Amazon wants to get more into the grocery business and is reportedly gearing up to launch convenience stores and curbside pickup locations.
According to The Wall Street Journal, which cited people familiar with the matter, Amazon wants to build brick-and-mortar stores that will sell perishable items, including milk, produce and meats. Potentially using a mobile device or touchscreens located inside the store, customers can also order goods with longer shelf lives to get them delivered to their home on the same day. Amazon will also roll out drive-in locations, where customers’ online grocery orders will be delivered to their car. Amazon is reportedly working on developing technology that can read license plates to speed curbside delivery up. The stores will be aimed at people who shop for produce or groceries on their way home from work. Amazon plans to compete directly with grocery stores and Walmart, noted the report.
Currently, the grocery stores, which are known inside Amazon as Project Como, will be exclusively for customers that subscribe to its Fresh service, which gives them same-day food delivery at predetermined times. Amazon got rid of its $299 annual fee for Fresh and instead is charging $15 a month for Prime members.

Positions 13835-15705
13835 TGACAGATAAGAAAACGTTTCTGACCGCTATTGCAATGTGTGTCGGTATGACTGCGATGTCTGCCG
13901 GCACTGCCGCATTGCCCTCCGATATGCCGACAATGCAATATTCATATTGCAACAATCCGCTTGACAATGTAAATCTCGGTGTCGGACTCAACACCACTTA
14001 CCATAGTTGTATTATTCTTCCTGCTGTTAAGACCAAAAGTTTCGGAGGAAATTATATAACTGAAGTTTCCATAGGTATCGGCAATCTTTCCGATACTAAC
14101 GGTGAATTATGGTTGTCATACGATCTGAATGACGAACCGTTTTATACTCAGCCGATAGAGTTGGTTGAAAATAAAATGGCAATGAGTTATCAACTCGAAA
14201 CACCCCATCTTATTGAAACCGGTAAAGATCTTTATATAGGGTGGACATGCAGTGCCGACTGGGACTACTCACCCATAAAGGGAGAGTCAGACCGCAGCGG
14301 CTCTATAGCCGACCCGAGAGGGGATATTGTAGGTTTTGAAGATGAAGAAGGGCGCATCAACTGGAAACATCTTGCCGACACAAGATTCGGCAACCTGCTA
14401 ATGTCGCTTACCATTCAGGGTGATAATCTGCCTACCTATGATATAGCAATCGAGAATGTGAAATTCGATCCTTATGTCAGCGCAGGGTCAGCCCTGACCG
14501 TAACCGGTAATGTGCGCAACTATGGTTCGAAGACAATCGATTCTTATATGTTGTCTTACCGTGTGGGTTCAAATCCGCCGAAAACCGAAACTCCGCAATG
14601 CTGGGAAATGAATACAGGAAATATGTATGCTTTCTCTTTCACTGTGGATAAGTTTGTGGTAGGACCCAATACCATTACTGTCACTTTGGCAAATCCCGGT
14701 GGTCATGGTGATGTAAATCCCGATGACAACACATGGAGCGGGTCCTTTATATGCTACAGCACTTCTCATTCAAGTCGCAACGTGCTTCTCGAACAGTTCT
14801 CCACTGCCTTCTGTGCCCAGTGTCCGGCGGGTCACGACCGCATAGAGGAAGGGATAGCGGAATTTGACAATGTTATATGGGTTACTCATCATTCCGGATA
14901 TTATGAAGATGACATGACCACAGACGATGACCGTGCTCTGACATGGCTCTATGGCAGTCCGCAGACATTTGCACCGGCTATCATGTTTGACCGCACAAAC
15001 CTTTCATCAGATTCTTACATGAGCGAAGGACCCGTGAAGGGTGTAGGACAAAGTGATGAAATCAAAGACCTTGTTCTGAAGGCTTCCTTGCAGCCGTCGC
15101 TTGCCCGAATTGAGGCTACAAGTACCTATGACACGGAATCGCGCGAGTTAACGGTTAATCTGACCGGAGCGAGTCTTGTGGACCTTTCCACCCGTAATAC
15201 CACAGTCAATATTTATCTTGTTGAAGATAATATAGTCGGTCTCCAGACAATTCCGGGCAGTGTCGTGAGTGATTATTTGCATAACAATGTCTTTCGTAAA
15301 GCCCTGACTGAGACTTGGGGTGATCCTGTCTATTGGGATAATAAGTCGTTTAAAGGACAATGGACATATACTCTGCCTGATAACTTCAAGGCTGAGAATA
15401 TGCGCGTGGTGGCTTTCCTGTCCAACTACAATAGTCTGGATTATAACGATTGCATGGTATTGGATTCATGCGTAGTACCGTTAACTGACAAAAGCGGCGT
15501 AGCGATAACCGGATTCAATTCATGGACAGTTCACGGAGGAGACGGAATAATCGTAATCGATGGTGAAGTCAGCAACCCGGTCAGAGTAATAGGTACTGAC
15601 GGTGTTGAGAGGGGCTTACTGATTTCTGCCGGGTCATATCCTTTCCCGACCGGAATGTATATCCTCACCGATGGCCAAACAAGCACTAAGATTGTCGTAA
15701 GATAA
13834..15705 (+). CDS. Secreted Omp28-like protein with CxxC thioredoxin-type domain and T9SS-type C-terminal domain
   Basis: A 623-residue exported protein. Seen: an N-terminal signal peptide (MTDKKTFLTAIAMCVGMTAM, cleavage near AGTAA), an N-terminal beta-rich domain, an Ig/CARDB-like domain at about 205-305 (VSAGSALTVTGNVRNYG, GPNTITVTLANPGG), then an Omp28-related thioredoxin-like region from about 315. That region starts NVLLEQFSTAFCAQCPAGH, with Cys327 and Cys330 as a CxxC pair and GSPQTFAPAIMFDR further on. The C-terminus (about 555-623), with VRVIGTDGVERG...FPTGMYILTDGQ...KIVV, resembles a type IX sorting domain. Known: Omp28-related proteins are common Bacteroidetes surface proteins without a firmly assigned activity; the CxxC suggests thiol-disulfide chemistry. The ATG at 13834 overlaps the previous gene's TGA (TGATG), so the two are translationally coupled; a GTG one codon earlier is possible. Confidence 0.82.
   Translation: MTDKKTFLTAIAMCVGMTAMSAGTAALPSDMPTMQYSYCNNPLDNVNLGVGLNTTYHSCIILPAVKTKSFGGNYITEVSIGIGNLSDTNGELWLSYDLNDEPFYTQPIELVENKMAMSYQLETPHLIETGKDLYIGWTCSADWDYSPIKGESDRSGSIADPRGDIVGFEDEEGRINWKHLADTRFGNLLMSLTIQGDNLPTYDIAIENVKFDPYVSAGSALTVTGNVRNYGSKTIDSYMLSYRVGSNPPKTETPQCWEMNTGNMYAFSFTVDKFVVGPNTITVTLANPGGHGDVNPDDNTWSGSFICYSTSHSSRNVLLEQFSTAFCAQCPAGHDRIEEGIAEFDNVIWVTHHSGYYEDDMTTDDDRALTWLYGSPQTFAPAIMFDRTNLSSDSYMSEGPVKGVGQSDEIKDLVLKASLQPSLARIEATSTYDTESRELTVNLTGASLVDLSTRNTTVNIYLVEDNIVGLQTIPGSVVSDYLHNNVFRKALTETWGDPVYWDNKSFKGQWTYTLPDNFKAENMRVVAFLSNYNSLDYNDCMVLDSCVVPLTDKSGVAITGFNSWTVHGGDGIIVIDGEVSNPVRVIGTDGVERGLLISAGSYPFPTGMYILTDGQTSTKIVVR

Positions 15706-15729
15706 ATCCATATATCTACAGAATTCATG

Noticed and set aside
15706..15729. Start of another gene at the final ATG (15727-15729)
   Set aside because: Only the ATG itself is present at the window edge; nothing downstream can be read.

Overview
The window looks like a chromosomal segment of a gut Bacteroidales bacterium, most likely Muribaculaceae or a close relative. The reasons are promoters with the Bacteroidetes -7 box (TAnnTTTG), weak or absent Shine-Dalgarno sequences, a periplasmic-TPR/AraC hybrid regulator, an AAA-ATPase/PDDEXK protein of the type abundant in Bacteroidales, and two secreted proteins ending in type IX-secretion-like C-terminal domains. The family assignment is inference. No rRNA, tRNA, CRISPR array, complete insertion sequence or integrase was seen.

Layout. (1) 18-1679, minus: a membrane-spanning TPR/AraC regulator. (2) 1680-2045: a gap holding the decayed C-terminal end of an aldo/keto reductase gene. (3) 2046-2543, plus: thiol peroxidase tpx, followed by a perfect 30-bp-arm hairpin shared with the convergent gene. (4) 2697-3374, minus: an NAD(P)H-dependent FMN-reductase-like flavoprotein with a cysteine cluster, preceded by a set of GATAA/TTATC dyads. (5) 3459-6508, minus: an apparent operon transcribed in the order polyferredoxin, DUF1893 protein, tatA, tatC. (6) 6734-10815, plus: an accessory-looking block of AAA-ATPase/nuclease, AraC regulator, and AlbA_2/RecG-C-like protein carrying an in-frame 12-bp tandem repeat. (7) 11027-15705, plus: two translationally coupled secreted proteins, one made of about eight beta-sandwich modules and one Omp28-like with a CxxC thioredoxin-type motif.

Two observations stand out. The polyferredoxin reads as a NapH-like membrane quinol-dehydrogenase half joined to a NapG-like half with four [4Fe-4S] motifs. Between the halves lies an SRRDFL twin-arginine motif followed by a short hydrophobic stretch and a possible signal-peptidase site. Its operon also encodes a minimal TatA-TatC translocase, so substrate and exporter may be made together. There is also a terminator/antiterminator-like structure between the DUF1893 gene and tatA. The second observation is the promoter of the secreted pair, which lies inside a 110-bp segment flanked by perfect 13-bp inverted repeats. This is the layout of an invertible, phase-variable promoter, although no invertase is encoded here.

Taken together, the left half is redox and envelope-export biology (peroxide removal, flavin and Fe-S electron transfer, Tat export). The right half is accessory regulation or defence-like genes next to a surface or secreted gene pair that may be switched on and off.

WSJ noted that grocery sales could be a big deal to the growth plans for Amazon since consumers typically shop for food once a week, and by offering a service, Amazon can also try to sell more profitable items along with produce or milk. Groceries currently represent around a fifth of consumer spending, but online grocery sales only represent about 2 percent of all grocery sales in the U.S. Morgan Stanley Research estimates the online grocery market may double to over $42 billion in 2016. If Amazon enters the grocery market, it would represent the latest area of shopping that Amazon wants to upend after killing it in the clothing market, forcing traditional retailers to rethink their strategies.